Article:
Thursday, December 31, 2015

Ask Linda #1224-Ball deflected by clubs

Good morning Linda.
I have a situation that occurred this afternoon and I hope you can provide some clarification. It is like this. My 3rd shot on a par 5 ended in a green side bunker. It is quite a steep one. On approaching the green, I brought along my putter, pitching wedge and sand wedge. I went into the bunker and placed the pitching wedge and the putter off my line of play on the slope of the bunker before making the bunker shot. It was a bad lie. Ball was in a footprint. But I was quite certain I could get it up at least to the apron. It did not make it. The ball landed just off the apron and started trickling back into the bunker, but due to its contour, it rolled toward the left where my two clubs were. The ball grazed the edge of my putter, deflected by less than a centimeter, and continued its journey back into the bunker. At that point, I told my opponent that I have just incurred a penalty stroke. I anyway had a better lie after that, played the ball 6 feet from the pin, holed out with one putt. On completion of that hole, I told my opponent that I made a mistake when I penalized myself and that I actually did not incur a penalty stroke, considering the fact that my ball was not stopped by my clubs. It was already on its way into the bunker. But back home, I thought otherwise. My club had actually influenced the path of the ball and I lost the hole. Please let me know if this is correct.

I have been debating with myself on this incident because I am still not certain if I should or should not be penalized. Everyone within my group insist that there is a one-stroke penalty. I re-checked the rules and it says the same. But I was the nearest person to my clubs and I could have rushed toward my clubs to remove them from the path of my ball, but by so doing I am actually influencing the movement of my ball and that action too is subject to a penalty. It's like being caught between the devil and the deep blue sea. Please let me know what the ruling is under the given circumstances.

I have another question that is closely related to this situation. As you would know, some golfers will ask their caddies to wait somewhere in the fairway when they tee off. Now assuming that a particular golfer slices his shot and the ball heads for his own caddie, the caddie will naturally take the necessary action to duck the ball. If he fails to get out of the way, that particular player will incur a penalty of one stroke.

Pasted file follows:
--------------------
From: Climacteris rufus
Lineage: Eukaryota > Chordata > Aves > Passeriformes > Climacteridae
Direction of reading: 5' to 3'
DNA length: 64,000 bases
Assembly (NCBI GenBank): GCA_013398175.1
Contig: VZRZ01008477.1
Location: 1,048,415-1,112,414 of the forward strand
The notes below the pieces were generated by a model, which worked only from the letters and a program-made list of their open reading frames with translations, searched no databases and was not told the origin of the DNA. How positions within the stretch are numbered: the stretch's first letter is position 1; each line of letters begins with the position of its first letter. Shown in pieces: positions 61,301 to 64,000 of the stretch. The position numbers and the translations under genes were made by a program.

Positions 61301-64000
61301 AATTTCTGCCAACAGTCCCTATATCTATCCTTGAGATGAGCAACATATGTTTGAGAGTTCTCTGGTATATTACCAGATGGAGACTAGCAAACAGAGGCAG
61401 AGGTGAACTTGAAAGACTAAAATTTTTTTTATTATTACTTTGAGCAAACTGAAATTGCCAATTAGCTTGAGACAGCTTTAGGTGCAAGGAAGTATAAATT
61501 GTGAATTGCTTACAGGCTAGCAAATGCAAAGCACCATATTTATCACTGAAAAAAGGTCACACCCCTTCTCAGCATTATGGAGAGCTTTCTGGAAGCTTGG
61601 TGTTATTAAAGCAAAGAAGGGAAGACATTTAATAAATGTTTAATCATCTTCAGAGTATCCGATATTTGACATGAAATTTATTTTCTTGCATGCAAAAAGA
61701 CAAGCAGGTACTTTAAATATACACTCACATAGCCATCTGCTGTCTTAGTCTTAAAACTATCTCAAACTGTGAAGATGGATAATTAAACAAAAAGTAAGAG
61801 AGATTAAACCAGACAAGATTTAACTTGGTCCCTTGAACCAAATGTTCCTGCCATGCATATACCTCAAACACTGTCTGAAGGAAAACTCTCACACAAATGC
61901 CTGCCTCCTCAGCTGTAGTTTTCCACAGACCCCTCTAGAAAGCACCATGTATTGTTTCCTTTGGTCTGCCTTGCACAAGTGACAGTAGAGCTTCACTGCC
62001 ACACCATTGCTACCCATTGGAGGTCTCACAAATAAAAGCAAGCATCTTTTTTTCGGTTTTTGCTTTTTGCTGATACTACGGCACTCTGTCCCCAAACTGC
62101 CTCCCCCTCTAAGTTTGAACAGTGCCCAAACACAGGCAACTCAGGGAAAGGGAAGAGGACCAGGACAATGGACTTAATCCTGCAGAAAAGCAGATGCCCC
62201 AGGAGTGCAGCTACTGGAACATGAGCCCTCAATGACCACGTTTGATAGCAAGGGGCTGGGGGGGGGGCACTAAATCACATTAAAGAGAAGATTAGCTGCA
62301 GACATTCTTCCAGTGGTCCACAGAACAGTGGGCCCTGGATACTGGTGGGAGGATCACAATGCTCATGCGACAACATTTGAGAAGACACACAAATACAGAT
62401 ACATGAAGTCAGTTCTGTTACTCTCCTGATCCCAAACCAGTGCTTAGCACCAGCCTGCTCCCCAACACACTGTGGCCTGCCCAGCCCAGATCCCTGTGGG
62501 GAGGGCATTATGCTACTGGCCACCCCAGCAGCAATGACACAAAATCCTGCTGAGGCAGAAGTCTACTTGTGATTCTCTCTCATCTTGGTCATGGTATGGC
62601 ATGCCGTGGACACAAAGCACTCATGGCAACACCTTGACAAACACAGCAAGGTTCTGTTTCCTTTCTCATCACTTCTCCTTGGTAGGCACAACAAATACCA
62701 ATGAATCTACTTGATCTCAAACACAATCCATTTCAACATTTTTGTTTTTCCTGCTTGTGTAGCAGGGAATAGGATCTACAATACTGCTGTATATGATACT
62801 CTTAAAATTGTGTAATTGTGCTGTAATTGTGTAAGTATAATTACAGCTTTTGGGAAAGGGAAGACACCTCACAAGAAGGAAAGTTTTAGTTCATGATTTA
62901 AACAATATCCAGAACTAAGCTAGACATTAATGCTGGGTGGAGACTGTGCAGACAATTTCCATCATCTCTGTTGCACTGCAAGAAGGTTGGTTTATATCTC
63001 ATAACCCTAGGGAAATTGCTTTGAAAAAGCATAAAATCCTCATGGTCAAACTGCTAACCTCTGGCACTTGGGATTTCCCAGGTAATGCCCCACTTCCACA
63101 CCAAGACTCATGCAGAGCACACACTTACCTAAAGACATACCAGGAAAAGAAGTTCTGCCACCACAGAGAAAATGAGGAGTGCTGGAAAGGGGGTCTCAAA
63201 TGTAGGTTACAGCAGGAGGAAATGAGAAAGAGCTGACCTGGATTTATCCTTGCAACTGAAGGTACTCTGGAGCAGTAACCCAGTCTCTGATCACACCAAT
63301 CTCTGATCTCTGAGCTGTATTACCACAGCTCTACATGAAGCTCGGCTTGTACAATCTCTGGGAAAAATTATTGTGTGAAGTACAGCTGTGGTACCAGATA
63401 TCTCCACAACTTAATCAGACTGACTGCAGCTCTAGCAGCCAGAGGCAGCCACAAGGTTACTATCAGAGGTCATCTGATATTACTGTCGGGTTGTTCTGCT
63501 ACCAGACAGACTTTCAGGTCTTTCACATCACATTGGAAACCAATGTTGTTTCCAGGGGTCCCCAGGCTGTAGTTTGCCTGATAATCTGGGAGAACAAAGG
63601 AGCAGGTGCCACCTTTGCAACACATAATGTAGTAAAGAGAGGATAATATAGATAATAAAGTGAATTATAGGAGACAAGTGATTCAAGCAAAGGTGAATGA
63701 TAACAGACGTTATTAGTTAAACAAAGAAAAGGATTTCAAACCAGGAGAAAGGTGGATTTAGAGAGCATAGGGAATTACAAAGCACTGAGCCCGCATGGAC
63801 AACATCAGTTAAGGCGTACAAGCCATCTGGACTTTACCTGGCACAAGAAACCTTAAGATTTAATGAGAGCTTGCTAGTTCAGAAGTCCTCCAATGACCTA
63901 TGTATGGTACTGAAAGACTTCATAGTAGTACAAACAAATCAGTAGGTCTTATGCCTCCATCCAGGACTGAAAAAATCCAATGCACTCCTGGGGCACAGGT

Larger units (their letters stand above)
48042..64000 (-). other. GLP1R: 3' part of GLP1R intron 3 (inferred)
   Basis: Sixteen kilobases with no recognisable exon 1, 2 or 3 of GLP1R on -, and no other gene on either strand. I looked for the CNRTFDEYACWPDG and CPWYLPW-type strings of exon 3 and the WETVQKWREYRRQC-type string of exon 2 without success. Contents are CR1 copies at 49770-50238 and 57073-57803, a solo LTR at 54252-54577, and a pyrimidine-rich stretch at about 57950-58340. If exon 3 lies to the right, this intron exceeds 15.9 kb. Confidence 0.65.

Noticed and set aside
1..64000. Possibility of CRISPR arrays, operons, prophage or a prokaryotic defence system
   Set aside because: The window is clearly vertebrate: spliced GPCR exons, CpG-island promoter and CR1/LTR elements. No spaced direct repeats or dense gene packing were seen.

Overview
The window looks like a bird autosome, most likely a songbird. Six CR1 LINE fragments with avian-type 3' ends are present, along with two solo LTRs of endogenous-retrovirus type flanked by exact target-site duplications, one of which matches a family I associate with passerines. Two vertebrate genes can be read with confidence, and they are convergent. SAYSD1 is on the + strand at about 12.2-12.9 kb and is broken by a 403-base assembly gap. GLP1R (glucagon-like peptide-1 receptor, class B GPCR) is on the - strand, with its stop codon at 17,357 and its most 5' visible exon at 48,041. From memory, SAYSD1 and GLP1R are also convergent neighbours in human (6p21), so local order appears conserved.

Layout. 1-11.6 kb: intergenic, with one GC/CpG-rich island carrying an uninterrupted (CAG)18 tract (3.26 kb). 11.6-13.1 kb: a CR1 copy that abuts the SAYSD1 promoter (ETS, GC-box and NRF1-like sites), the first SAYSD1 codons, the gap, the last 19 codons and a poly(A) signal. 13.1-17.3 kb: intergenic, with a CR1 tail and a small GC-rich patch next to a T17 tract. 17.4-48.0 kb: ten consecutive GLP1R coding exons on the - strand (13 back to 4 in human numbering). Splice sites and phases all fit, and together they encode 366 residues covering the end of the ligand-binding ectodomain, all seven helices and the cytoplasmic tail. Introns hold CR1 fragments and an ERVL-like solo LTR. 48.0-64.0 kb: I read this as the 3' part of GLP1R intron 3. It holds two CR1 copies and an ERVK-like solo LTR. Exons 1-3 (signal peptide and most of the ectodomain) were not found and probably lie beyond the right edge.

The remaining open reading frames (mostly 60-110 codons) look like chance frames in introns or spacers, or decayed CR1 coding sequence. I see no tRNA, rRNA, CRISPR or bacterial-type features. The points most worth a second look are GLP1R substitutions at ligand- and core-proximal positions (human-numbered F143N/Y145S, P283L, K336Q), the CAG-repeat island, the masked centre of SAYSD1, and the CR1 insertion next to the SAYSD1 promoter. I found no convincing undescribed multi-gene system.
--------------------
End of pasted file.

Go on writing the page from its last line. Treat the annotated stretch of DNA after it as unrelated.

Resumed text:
But if the ball appears to be heading towards that particular golfer's bag, will the removal of the bag by his caddie to avoid contact with the ball constitute a violation of the rule that is subject to a two-stroke penalty/loss of hole played in match play?

Hope you could clear my doubt on all these matters and thank you once again for all the help you have rendered.

Best regards,
Lou from Johore, Malaysia

Dear Lou,

To summarize, you want to know whether there is a penalty when your ball in motion contacts your clubs, whether you could have removed those clubs before the ball hit them, and whether a caddie could move your bag out of the path of an errant shot.

Rule 19-2 addresses the situation of a ball in motion contacting your clubs: “If a player’s ball is accidentally deflected or stopped by…his equipment, the player incurs a penalty of one stroke.” After your ball rolls back into the bunker and is deflected by your clubs, you must play the ball as it lies and add one penalty stroke to your score.

Now let’s look into the possibility of moving your clubs out of the path of your ball. When your ball is in motion, you are not permitted to move an obstruction that lies in its path. However, equipment (such as golf clubs) is exempted from this prohibition in the last paragraph of Rule 24-1. (An attended flagstick is also included in this exemption.) Thus, when your ball is in motion, you are permitted to move clubs that lie in its path. If you had removed the clubs before the ball got there, you would not have incurred a penalty.

This same ruling applies to your caddie. While the ball is in motion, he is permitted to move your bag out of the way of your shot.

Copyright © 2015 Linda Miller. All rights reserved.